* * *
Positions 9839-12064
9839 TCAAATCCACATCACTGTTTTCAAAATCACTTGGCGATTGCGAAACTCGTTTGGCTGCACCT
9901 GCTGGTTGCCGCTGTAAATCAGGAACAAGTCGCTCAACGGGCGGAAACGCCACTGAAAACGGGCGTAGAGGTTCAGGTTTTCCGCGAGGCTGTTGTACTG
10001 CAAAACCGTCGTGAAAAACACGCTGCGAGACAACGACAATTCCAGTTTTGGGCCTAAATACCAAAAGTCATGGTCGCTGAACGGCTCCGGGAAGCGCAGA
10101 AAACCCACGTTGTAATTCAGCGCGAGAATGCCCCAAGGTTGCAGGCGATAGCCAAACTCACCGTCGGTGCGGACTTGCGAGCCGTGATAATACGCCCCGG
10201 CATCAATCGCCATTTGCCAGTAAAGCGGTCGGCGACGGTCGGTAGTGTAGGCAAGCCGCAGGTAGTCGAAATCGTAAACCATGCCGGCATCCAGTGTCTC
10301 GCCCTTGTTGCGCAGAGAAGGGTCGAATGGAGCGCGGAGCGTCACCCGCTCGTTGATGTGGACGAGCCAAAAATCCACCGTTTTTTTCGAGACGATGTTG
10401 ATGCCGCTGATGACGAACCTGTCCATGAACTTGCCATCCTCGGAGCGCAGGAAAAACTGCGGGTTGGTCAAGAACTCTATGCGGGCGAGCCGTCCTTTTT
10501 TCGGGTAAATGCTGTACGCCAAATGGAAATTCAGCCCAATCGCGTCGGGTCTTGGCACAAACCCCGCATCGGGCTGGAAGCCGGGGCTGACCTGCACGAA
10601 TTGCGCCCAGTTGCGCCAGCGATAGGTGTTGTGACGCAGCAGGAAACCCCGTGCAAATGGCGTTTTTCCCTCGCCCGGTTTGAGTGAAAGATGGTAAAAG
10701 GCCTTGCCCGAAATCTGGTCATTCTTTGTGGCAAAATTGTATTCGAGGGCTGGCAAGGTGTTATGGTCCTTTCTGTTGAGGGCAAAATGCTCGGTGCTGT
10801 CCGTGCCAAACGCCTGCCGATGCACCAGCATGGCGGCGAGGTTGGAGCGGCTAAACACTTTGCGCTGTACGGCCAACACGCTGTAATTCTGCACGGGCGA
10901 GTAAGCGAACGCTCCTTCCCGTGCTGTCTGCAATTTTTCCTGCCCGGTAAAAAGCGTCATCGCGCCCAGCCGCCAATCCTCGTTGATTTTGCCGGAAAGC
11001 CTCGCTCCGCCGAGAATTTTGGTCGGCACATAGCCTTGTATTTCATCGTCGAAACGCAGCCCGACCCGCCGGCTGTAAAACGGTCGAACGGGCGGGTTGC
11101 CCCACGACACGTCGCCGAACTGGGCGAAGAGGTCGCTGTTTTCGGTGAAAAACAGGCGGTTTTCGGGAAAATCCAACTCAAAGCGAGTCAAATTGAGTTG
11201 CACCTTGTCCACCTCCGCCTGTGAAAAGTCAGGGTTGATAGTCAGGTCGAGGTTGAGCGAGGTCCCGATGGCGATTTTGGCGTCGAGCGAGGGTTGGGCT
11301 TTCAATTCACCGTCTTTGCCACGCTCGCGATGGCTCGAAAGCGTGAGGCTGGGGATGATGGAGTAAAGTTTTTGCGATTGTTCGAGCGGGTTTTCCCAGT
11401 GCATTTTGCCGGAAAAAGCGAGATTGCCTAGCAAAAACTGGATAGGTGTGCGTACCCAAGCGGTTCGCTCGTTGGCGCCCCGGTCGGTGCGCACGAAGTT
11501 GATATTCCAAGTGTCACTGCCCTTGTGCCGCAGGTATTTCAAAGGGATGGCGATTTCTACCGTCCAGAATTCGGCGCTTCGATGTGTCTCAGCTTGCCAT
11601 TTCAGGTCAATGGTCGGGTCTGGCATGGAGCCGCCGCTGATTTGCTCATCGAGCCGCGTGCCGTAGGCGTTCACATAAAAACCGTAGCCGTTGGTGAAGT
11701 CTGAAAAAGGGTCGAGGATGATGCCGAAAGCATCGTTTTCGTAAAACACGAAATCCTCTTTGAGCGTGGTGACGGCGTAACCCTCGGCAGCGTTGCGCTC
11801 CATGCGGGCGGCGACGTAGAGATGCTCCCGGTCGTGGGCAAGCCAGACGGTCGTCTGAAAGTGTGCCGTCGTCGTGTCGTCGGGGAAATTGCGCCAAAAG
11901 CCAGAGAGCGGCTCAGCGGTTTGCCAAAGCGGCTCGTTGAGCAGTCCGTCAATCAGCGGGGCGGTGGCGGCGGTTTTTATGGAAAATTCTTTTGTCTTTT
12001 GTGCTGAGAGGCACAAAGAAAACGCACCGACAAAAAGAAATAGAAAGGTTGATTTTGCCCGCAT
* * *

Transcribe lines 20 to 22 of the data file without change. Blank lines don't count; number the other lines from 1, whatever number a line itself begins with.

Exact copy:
11601 TTCAGGTCAATGGTCGGGTCTGGCATGGAGCCGCCGCTGATTTGCTCATCGAGCCGCGTGCCGTAGGCGTTCACATAAAAACCGTAGCCGTTGGTGAAGT
11701 CTGAAAAAGGGTCGAGGATGATGCCGAAAGCATCGTTTTCGTAAAACACGAAATCCTCTTTGAGCGTGGTGACGGCGTAACCCTCGGCAGCGTTGCGCTC
11801 CATGCGGGCGGCGACGTAGAGATGCTCCCGGTCGTGGGCAAGCCAGACGGTCGTCTGAAAGTGTGCCGTCGTCGTGTCGTCGGGGAAATTGCGCCAAAAG